And if all voices drown and all words evaporate, you cannot fail to spot Lamis’ voice. She counts on the strength and ferocity of her love to protect you. She does not have the wings of an angel to carry you to freedom, but she has never stopped believing, or at least she refuses to stop believing in your salvation. She writes to you every day and once you are released, she will read her letters to you out loud, and you will probably feel them to be familiar. Lamis refuses to utter the word “if” when she refers to your release. For her, it’s always “when.”
“When Niraz gets out, we will do this and that,” she always says.
But doubts may be setting in.
On 2 October 2015, over two years ago, Syrian security forces took you without warrant or explanation. You survived years of siege and shelling in Yarmouk, but you were taken from a place you thought was safer.
During the first few months of your detention, not a day would pass without reassurances. Your release is a question of days or weeks at worst, Lamis was repeatedly told, but it was not supposed to take long. More than two years later, we don’t know whether you are alive or dead. Dead? Did I even contemplate this word?
Hope is a revolutionary act, some say. Despair is betrayal, too. I refuse to relinquish hope and so does Lamis, but your ongoing absence is stretching our capacity for perseverance to its very limits. You have now joined the ranks of Syria’s disappeared: the tens of thousands of women and men hidden somewhere by Syrian security forces without leaving a trace. Writing “tens of thousands of disappeared” is heavy enough. Thinking about the faces behind this figure, the horrifying fate awaiting them, the anguish, helplessness, and alienation that their families and loved ones are condemned to, is even more suffocating.
Before fleeing Yarmouk, you reiterated that if you could choose between dying under shelling, or dying under torture in prison, you would choose the former. I could offer no appropriate response except to think that people in Syria deserve a more humane diversity of choices. They deserve to think where and how they want to live, not by which means they prefer to die. And it is this utter inhumanity of choices and the breathtaking standards of brutality to which Syrians are subjected that makes me, unconsciously, wish for a more “conventional” punishment. The cruelty of forced disappearance makes me hope that Syrians would just be put on trial. It doesn’t have to be a fair trial and the conditions in jail can be awful, but if only we could have access to them, know where they are being held, and be able to actually protest their arrest even if this protest were futile.
Unconsciously, and with a massive sense of guilt, I am now treating imprisonment as a relative blessing when contrasted with forced disappearance.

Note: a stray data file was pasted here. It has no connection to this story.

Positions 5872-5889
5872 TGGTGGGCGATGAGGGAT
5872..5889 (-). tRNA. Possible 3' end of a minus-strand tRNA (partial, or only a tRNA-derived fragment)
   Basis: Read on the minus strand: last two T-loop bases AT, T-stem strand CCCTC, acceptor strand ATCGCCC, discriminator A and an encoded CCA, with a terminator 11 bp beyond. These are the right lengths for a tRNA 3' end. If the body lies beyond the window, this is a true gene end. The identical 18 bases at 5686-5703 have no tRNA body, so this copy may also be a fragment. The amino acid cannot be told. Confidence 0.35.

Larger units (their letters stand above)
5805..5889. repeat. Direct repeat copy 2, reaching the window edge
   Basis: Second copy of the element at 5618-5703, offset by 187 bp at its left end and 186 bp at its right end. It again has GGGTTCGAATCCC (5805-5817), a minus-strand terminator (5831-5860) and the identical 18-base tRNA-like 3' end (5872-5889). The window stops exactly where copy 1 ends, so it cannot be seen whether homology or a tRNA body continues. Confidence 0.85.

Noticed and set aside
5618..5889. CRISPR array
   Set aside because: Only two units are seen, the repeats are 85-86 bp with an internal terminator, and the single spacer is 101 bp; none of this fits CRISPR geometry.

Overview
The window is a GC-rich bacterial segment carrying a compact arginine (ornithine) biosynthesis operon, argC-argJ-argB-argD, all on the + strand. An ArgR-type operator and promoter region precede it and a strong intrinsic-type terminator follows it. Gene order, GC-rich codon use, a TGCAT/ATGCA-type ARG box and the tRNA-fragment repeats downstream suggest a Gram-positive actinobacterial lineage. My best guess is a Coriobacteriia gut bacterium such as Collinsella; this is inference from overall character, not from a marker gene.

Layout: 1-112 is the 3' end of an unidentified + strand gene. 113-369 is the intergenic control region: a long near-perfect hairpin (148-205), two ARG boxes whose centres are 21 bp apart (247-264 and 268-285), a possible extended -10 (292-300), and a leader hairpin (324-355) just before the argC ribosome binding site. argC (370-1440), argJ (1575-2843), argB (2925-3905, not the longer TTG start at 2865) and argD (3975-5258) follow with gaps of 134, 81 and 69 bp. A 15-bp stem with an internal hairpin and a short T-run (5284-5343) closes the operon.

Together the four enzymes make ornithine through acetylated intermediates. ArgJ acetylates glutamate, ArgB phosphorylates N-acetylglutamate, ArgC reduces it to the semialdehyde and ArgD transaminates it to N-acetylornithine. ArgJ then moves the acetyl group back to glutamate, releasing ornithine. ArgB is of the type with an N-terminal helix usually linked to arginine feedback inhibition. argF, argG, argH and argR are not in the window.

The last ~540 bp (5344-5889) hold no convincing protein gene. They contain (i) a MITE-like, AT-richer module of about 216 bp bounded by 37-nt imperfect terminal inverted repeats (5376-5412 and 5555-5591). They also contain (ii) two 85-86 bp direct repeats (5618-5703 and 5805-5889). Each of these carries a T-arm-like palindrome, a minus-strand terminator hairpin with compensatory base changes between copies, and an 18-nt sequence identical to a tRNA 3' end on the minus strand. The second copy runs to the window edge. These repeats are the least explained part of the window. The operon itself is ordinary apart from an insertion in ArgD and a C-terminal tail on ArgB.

Do you see how much we have been distorted, Niraz? Imprisonment is inhuman; detention is inhuman; physical torture is inhuman; psychological torture is human, and no such thing exists as “regular” imprisonment. We should never allow oppressors to put us in a place where we prefer one form of cruelty and repression over another.
But if only you would give us a sign, Niraz. Give us a sign that you are still alive, that you can hear us, that you can feel how much we yearn to you.
We will cope with the burden of waiting; we will resist the inclination to normalize “conventional” punishment and repression; we will continue to dig holes through the walls of silence and complacency until they collapse, but give us a sign so we can exorcise our doubts.
I owe you a cup of coffee on the steps of Damascus Gate and a long walk around Jerusalem’s Old City, remember? I will never be tired of waiting for the day I can fulfill this promise. Stick to your promise to us and cling to life, for there are more beautiful and more just days ahead. For you, for Lamis, and for all of us.
They’re out there somewhere / all assembled
disassembled / bewildered / voiceless
each seeking the others / seeking us
hemmed in by their question marks and doubts
with their eyes on the ironwork in the plazas
the doorbells / the shabby rooftops
sorting through their dreams / forgotten memories
perhaps recovering from their private deaths
no one has told them yet for sure
if they’re gone for good or not
if they’re banners now or tremors
survivors or prayers for the dead
they see trees and birds go by
and wonder which shadows are theirs
when they first started disappearing
three five seven ceremonies ago
disappearing as if they were ghosts
with no trace or face or good reason
they glimpsed through the window of their absence
what was left behind / that scaffold
of embraces sky and smoke
when they first started disappearing
like the oasis in a mirage
disappearing with no last words
they still held in their hands the pieces
of things they loved
they’re out there somewhere / in the clouds or a grave
they’re out there somewhere / of that I’m certain
in the dear southern reaches of my heart
it may be they’ve lost their bearings
and now they wander asking always asking
where the fuck is the road to true love
because they’re coming from so much hate
—Mario Benedetti, The Disappeared (Translated by Louise B. Popkin)